University of Aberdeen To Return Plundered Benin Sculpture
UK university, University of Aberdeen located in Scotland, is planning to return the plundered Benin sculpture which was looted by the British soldiers in 1897.
The university acquired the bronze sculpture representing an “Oba” (king) of Benin, and it is a major item of the cultural heritage of the Benin people and Africans at large.
It was originally taken in 1897, during a British military expedition, where the city of Benin was grossly destroyed and several metal and ivory sculptures looted from the royal palace.
This move by the University of Aberdeen has put pressure on other British institutions, as well as the British musuen to return other plundered Benin sculptures.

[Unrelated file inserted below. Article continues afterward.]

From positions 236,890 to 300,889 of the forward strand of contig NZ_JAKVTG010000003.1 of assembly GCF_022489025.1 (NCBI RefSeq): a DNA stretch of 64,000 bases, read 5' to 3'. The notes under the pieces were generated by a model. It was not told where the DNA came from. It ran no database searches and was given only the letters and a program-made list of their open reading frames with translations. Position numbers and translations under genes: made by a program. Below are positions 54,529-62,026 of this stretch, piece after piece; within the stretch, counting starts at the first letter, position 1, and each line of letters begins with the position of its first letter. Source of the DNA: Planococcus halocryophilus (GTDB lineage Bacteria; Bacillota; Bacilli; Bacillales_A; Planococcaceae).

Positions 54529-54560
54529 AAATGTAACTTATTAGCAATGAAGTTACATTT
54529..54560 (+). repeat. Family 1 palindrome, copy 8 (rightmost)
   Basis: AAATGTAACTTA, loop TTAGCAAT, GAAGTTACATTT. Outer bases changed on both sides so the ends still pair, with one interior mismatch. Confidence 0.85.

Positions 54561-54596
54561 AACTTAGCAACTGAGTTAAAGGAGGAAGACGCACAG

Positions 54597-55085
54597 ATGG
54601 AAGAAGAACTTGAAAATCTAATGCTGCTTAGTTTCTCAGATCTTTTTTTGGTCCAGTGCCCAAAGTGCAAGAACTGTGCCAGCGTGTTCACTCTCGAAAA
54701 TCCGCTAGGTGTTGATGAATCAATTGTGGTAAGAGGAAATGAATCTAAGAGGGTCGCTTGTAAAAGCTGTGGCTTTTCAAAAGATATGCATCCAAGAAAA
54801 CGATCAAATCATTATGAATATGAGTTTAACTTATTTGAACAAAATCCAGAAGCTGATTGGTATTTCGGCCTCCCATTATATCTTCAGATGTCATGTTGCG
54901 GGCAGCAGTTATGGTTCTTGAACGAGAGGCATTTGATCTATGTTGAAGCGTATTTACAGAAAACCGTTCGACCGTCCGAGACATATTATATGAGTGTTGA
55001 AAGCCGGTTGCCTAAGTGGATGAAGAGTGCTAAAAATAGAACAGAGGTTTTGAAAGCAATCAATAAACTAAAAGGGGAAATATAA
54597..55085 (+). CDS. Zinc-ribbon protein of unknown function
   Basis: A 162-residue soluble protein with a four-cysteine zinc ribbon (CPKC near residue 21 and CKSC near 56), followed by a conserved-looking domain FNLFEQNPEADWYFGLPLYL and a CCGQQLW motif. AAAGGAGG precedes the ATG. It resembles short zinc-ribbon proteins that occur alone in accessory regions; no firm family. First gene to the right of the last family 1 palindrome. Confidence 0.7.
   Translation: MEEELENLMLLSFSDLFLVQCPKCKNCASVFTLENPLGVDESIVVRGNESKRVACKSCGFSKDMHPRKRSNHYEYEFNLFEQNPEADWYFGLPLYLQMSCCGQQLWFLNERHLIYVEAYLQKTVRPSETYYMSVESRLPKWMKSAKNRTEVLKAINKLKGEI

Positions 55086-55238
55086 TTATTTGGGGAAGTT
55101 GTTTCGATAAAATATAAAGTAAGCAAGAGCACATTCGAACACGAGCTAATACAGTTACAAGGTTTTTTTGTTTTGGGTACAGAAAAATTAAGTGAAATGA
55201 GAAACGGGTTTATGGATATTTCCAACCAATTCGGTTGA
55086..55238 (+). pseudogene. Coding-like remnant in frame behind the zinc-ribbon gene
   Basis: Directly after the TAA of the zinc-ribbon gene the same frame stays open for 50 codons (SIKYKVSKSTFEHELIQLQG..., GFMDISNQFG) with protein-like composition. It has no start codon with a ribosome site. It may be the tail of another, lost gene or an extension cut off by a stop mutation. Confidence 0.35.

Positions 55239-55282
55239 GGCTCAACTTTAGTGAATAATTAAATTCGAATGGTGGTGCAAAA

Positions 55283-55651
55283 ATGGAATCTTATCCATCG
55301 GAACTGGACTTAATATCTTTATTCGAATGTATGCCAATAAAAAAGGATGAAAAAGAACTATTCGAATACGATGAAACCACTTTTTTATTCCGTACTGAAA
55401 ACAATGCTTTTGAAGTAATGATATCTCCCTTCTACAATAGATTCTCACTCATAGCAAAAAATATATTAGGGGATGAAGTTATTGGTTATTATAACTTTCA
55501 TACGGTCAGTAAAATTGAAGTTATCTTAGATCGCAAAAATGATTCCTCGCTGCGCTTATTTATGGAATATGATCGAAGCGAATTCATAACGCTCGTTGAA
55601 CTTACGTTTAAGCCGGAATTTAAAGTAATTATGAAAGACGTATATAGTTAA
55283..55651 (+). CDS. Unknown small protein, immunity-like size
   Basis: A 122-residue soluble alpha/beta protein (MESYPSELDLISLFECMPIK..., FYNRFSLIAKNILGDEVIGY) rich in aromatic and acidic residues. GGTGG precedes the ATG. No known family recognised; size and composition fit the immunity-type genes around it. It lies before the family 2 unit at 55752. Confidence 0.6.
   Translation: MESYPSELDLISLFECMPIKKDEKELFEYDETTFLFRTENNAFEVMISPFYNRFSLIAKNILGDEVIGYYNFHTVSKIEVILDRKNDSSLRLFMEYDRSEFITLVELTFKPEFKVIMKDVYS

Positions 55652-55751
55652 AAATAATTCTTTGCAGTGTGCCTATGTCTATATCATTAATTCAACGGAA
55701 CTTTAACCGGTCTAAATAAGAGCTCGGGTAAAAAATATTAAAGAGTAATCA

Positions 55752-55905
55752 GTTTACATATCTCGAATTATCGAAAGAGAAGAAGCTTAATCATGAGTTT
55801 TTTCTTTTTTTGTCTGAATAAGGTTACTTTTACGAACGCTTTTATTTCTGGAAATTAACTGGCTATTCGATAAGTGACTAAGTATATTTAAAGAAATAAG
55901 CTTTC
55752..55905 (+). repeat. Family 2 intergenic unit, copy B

Speaking in this regard, the university vice-chancellor, George Boyne said that the looting of the sculpture was one of the most notorious examples of the pillaging of cultural treasures associated with 19th century European colonial expansion.
“It would not have been right to have retained an item of such great cultural importance that was acquired in such reprehensible circumstances.”
Neil Curtis, the university head of museums and special collections described the work “as having been acquired in a way that we now consider to have been extremely immoral.
“So we took a proactive approach to identify the appropriate people to discuss what to do,” he added.
Image source: punchng.com